Gradually increasing the dose, I felt good, and after a few weeks, not just good, but just wonderful. As I fell asleep, it seemed to me that rainbows and unicorns were springing up from inside me, as if they were about to explode fireworks, like in the Walt Disney screensaver with a castle. I stopped sleeping at night, I really wanted to drink alcohol, I laughed, sometimes I just lay on the floor laughing, I was very angry that others could not share the feeling of fun with me, that it was too late.
These symptoms, which I did not always fully describe to my doctor, as I really liked my condition, were that they warned her a lot and insisted that I start reducing the dose of antidepressant. An important diagnostic criterion for the diagnosis of bipolar disorder is the reversal of the phase from depression to (hyp) mania while taking antidepressants. The doctor advised me to switch to another drug – mood stabilizer, with the complete abolition of antidepressant, but the question was how long I would wait for him from Russia and how many more nights I would spend in sleepless euphoria.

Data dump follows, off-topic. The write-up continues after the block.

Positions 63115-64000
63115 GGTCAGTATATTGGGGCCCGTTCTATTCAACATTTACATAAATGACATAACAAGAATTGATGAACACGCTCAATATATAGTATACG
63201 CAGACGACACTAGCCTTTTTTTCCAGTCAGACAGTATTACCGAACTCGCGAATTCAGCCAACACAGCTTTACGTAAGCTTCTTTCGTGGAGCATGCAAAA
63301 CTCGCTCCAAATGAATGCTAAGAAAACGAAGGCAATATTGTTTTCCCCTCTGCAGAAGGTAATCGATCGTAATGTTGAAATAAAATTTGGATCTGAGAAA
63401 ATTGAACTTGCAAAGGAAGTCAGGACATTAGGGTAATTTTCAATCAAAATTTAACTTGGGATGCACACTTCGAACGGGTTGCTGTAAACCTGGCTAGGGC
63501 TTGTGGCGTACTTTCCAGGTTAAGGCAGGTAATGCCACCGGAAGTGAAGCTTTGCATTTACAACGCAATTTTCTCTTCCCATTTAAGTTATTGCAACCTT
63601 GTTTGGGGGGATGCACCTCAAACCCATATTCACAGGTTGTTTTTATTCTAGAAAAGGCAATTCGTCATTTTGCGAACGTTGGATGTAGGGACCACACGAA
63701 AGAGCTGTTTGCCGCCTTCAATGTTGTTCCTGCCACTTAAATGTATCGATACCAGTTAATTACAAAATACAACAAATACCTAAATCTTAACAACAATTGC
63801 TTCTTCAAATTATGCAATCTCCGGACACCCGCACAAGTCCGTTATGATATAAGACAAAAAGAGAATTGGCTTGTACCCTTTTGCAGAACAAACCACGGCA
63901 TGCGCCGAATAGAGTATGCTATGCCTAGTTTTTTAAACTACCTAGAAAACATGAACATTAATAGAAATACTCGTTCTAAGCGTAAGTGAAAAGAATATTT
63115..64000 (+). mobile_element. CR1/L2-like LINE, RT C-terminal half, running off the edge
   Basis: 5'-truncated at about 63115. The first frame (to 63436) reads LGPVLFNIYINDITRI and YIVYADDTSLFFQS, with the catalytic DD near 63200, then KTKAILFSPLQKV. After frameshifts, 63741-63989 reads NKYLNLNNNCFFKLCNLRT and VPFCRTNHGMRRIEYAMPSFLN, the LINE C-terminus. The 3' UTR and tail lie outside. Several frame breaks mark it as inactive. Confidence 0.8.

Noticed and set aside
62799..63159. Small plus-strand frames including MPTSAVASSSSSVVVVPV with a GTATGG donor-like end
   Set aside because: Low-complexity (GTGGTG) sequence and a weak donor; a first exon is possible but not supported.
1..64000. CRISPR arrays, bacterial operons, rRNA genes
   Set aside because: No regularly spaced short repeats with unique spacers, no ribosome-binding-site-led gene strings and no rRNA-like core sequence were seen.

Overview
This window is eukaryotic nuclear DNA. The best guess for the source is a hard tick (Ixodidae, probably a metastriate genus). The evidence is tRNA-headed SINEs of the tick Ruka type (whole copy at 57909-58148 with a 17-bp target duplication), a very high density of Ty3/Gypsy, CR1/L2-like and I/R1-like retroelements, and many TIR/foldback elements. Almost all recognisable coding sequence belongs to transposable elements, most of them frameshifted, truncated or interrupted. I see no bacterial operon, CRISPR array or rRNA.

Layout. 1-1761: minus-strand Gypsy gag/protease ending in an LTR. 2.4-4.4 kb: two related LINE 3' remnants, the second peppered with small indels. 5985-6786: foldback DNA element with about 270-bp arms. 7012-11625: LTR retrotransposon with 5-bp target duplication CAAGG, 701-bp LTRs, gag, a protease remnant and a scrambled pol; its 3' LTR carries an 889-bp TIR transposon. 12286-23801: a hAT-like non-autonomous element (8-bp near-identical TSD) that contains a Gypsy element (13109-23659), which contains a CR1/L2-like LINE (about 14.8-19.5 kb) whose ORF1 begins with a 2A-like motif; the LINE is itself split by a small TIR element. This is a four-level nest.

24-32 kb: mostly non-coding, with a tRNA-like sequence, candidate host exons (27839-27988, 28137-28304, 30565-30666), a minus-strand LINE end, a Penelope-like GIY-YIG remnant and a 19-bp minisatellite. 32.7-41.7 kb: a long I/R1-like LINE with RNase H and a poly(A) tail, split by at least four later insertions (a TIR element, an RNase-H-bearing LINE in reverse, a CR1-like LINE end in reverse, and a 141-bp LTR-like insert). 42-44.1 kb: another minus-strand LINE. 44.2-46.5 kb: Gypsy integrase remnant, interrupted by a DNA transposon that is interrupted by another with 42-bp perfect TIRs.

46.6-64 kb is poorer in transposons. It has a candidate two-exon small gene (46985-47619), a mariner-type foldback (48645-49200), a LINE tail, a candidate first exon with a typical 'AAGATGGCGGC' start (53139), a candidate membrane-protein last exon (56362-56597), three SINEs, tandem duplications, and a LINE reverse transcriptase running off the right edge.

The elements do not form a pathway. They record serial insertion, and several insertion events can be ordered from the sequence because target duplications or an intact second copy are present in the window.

In the meantime, the symptoms got worse and I started moving around a lot, cleaning the apartment until I was happy with the result, I could not sit still, I looked at the girls through a sexual prism and I liked absolutely everything in them. Then came hallucinations – it’s unusual when you look surprised and from a certain point in your head a voice said a few short phrases loud and clear, at first it scared me, but I assured myself that these were manifestations of illness and it would all pass. I had 3 acoustic hallucinations in total. Then I decided to look here for treatment, without insurance.
Through acquaintances I found a Russian-speaking psychiatrist. It is worth noting an important nuance because I was looking for a Russian-speaking doctor – not knowledge of the language, but a different mentality and view of the problems could create an obstacle and lead to a misinterpretation of the symptoms of the disease.
I managed to make an appointment with the doctor in 2 days, the doctor takes once a week. Admission is $ 300. At the appointment he listened to me carefully, asked questions, talked via video link with the doctor who is leading me and they decided to start the treatment with the appointment of an informal antipsychotic – quetiapine.
An important nuance is that generics in the US are cheaper than the original drug, so the doctor prescribed it. The doctor writes an online prescription, enters the address of the pharmacy, from where it would be convenient for me to pick up the medicine. Admission also includes 3 free drug updates that you can pick up at the pharmacy. A jar of 30 tablets for 1 month costs $ 40.